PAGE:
ABSTRACT

Background: Most agronomic traits in rice are complex and polygenic. The identification of quantitative trait loci (QTL) for grain length is an important objective of rice genetic research and breeding programs.

Results: Herein, we identified 99 QTL for grain length by GWAS based on approximately 10 million single nucleotide polymorphisms from 504 cultivated rice accessions (Oryza sativa L.), 13 of which were validated by four linkage populations and 92 were new loci for grain length. We scanned the Ho (observed heterozygosity per locus) index of coupled-parents of crosses mapping the same QTL, based on linkage and association mapping, and identified two new genes for grain length. We named this approach as Ho-LAMap. A simulation study of six known genes showed that Ho-LAMap could mine genes rapidly across a wide range of experimental variables using deep-sequencing data. We used Ho-LAMap to clone a new gene, OsLG3, as a positive regulator of grain length, which could improve rice yield without influencing grain quality. Sequencing of the promoter region in 283 rice accessions from a wide geographic range identified four haplotypes that seem to be associated with grain length. Further analysis showed that OsLG3 alleles in the indica and japonica evolved independently from distinct ancestors and low nucleotide diversity of OsLG3 in indica indicated artificial selection. Phylogenetic analysis showed that OsLG3 might have much potential value for improvement of grain length in japonica breeding.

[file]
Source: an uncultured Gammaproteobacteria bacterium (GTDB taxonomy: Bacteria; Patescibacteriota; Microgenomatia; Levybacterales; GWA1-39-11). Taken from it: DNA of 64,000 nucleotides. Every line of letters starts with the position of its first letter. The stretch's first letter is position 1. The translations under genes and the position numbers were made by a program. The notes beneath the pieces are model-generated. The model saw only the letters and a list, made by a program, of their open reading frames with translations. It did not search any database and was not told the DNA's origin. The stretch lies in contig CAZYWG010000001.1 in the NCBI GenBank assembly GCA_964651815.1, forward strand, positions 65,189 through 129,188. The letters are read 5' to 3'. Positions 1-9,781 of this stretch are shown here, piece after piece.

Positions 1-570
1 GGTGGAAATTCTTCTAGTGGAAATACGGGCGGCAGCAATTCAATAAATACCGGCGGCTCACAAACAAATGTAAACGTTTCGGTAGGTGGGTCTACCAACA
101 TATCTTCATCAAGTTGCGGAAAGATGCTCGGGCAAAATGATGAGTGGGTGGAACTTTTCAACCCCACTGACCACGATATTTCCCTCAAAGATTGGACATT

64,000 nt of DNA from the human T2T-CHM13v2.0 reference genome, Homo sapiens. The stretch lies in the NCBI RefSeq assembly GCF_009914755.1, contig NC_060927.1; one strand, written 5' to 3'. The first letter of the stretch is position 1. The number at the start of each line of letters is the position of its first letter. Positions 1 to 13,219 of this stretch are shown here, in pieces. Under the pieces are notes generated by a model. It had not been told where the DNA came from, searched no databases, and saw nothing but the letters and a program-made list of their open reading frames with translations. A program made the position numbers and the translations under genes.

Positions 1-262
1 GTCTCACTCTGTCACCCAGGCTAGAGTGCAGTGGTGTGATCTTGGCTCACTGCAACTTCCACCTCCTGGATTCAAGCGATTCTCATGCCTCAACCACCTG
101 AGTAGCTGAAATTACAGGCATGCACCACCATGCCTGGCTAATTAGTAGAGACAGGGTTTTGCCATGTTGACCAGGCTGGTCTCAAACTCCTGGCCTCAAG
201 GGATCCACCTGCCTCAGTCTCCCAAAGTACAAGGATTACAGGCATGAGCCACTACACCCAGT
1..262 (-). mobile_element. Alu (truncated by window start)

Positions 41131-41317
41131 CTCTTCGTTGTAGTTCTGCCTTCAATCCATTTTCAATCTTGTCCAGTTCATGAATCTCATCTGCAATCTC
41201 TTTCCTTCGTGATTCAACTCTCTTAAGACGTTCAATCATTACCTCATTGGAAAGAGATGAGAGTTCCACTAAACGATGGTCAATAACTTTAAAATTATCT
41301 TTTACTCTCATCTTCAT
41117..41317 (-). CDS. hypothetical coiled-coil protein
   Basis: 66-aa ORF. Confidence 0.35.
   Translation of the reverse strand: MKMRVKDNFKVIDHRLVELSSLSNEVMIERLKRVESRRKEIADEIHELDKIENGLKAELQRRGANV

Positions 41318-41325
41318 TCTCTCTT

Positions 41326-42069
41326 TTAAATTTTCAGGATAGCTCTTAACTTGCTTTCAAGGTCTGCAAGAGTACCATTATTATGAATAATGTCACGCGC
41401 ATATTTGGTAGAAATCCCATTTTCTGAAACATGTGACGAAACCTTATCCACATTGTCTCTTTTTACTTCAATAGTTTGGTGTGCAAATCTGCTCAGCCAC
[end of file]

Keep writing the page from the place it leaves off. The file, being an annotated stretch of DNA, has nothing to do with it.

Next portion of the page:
Conclusions: The results demonstrated that Ho-LAMap is a potential approach for gene discovery and OsLG3 is a promising gene to be utilized in genomic assisted breeding for rice cultivar improvement.

Electronic supplementary material: The online version of this article (doi:10.1186/s12915-017-0365-7) contains supplementary material, which is available to authorized users.

No MeSH data available.


Related in: MedlinePlus